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First DIY Liquid Cooling - Need Plenty of Advice - Page 2

post #11 of 30
Thread Starter 
Quote:
Originally Posted by pc-illiterate View Post

let me be a jerk
stickers? decals? seriously? are we going to rice up our nice new pc?

to put a pic in your post, see the mountains and sun 'pic' above the post box? its right between the 'movie clip' and the 'paperclip'

LMAO, nah, whatever they are they will be a solid color, just for color coordination. Just wondering if it would impact performance. I've seen some modders painting piece of their hardware, but I don't know if I'm that commuted yet.
post #12 of 30
Paint them LIGHTLY otherwise they will hold the heat.
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post #13 of 30
I seen guys on here who painted their entire board.
Not something I'd do myself.
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post #14 of 30
360 top, 240/360 front, 240 bottom, and 120 back are all the rads you can fit in that case if i remember right
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post #15 of 30
About case airflow design.

Heat rises
Maybe not so much inside the case.
Heat will just go where your fans push it, as there is lots of air movement inside a water coole case.
But outside the case, heat will rise.
So if you have both rads pulling in, that air will exhaust throught back/sides/floor and create a warm 'bubble of air around your casr for your rads to suck back in.

So with a rad up front, and in the roof, I would have both rads push air out.
I beleive that case has enought room to mount intake case fans on the floor/sides/back to maintain positive pressure.

Just what I'd do. Your mileage may vary.
Edited by PepeLapiu - 3/30/14 at 10:31am
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post #16 of 30
Quote:
Originally Posted by PepeLapiu View Post

About case airflow design.

Heat rises
Maybe not so much inside the case.
Heat will just go where your fans push it, as there is lots of air movement inside a water coole case.
But outside the case, heat will rise.
So if you have both rads pulling in, that air will exhaust throught back/sides/floor and create a warm 'bubble of air around your casr for your rads to suck back in.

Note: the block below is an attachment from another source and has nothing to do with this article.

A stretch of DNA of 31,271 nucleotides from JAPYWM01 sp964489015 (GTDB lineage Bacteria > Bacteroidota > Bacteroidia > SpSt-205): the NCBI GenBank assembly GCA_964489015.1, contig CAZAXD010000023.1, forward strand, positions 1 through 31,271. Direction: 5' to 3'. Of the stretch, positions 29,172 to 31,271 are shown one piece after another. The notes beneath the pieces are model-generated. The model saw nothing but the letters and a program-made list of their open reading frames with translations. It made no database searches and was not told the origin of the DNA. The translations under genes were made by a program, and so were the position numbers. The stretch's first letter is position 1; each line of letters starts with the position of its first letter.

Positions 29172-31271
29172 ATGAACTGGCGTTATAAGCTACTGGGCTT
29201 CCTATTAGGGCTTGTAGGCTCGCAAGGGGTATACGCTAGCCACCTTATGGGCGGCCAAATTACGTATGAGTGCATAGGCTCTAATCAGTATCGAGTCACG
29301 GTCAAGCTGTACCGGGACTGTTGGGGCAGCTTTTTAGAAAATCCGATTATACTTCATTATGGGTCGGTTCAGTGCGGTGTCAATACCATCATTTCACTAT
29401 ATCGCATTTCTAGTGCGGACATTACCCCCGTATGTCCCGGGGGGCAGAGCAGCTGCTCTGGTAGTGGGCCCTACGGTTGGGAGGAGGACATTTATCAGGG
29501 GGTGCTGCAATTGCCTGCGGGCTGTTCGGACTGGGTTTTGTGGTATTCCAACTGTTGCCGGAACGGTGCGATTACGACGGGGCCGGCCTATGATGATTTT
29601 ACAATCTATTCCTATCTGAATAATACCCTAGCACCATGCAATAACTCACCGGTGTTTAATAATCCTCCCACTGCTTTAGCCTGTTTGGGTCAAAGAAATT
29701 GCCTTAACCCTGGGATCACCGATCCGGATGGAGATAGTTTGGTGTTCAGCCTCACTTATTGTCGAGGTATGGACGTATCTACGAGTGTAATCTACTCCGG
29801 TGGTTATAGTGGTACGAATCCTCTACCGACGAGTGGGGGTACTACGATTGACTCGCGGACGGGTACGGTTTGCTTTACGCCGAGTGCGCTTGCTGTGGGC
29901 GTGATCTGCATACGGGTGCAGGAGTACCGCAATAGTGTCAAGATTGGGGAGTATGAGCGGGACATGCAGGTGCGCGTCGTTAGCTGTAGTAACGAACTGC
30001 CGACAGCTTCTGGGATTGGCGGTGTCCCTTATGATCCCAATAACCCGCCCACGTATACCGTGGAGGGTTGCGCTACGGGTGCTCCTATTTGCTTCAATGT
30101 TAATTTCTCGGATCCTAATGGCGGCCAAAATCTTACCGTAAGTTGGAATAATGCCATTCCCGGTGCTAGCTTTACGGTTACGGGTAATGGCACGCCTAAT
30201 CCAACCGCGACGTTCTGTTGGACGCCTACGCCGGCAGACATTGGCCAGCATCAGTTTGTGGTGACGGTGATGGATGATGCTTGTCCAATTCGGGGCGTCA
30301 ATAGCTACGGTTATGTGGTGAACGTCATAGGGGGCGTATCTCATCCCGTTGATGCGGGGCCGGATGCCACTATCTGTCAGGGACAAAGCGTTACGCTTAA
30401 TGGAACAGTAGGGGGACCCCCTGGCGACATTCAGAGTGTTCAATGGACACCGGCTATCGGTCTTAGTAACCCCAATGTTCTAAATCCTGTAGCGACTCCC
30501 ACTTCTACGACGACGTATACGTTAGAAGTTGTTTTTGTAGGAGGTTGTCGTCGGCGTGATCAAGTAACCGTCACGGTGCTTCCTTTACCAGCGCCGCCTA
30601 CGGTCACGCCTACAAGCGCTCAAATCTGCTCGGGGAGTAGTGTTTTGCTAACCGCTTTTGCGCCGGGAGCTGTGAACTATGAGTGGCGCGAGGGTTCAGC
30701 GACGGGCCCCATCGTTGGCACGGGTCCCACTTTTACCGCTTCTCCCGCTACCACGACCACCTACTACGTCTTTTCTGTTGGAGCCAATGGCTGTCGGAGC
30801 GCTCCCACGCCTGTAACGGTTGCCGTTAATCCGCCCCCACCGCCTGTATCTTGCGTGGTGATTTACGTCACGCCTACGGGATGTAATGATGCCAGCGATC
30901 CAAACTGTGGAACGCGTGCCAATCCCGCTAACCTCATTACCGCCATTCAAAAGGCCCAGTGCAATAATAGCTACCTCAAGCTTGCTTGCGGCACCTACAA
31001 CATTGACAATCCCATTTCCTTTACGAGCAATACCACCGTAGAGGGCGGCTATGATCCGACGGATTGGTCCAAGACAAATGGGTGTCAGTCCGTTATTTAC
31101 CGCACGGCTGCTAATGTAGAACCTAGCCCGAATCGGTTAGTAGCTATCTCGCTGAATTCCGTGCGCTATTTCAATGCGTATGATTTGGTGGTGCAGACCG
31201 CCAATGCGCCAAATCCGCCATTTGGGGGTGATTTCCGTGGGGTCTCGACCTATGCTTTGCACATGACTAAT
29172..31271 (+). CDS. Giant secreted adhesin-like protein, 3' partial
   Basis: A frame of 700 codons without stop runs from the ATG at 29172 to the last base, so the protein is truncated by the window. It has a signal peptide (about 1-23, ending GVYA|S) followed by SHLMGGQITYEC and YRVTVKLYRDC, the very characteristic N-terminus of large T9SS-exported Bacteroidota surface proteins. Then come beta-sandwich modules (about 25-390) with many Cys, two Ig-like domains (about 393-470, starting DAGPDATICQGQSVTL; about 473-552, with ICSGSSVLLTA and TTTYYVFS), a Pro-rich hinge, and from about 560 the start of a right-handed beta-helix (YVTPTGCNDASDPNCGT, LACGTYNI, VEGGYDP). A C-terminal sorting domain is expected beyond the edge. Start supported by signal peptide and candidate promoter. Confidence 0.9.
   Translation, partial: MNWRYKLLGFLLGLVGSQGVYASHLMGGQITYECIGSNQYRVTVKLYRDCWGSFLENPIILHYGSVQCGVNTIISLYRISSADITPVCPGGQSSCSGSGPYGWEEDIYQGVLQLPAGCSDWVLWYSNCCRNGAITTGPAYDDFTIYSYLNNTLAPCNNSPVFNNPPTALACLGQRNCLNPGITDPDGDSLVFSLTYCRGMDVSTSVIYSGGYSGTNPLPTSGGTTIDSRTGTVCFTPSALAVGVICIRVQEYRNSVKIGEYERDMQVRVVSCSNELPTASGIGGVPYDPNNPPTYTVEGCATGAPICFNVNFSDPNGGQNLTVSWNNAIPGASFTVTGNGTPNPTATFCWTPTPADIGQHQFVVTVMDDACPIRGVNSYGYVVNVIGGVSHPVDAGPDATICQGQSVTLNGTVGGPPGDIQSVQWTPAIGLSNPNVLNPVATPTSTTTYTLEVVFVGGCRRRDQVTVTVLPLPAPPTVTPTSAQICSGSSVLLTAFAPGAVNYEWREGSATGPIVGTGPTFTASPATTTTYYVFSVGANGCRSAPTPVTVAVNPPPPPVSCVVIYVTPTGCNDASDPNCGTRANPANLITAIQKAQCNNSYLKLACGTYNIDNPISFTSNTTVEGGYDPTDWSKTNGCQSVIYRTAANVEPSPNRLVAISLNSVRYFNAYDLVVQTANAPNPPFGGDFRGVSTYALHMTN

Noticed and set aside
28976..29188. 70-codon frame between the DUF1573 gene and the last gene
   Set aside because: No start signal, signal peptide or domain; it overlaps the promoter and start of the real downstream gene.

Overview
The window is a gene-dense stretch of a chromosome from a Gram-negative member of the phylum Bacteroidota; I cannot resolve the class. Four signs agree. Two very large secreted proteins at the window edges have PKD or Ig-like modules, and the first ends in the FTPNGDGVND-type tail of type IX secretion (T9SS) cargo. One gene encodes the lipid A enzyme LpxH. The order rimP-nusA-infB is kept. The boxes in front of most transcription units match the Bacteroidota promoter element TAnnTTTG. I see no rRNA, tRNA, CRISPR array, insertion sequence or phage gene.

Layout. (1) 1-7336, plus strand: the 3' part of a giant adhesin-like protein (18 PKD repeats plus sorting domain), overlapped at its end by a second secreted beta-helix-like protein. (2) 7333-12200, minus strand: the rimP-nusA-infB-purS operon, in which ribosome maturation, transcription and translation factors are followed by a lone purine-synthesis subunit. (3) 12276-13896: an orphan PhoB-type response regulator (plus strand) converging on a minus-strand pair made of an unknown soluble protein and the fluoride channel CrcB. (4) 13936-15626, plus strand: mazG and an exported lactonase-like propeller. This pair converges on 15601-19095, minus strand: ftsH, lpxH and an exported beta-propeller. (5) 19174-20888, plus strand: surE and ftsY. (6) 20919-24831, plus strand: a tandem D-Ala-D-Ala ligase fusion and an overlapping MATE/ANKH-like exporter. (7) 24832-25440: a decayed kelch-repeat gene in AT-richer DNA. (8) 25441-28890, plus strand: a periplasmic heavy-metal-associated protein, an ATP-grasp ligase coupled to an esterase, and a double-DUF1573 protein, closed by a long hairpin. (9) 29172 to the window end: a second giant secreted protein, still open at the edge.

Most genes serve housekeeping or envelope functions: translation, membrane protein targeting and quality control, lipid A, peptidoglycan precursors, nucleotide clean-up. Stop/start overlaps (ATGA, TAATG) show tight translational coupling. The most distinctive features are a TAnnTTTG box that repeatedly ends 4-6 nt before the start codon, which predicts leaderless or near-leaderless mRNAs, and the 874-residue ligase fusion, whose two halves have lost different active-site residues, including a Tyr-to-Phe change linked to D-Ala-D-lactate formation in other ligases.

So with a rad up front, and in the roof, I would have both rads push air out.
I beleive that case has enought room to mount intake case fans on the floor/sides/back to maintain positive pressure.

Just what I'd do. Your mileage may vary.

Cant say that i would agree with that one, but i do agree that it does vary per person and preference . But imo that's asking for a lot of dust inside the case. Better to run positive air pressure from what ive found. i run my 360 top rad as an intake and all other fans in my 800d as an intake with the only exhaust as a rear fan. And when in install my 240 in the bottom it will be an intake as well.

but thats my opinion
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post #17 of 30
,
Quote:
Originally Posted by preston.murrell View Post

Cant say that i would agree with that one, but i do agree that it does vary per person and preference . But imo that's asking for a lot of dust inside the case. Better to run positive air pressure from what ive found. i run my 360 top rad as an intake and all other fans in my 800d as an intake with the only exhaust as a rear fan. And when in install my 240 in the bottom it will be an intake as well.

but thats my opinion

Positive pressure is a good thing.
But too much positive pressure will inder your rad performance.
If you only get x amount of air out with your exhaust fan, holes, and cracks, than your rads will only be able to bring in that same x amount of air.
And your rad fan's precious static pressure is wasted on positive pressure overkill, rather than air movement.
Gotta let your rads breath, both ways.
And even if your rads are pushing out, you still can obtain positive pressure.
There is no rule that said the positive pressure has to come from your rads, and not case fans.
Edited by PepeLapiu - 3/30/14 at 11:17am
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post #18 of 30
Thread Starter 
Quote:
Originally Posted by PepeLapiu View Post

,
Positive pressure is a good thing.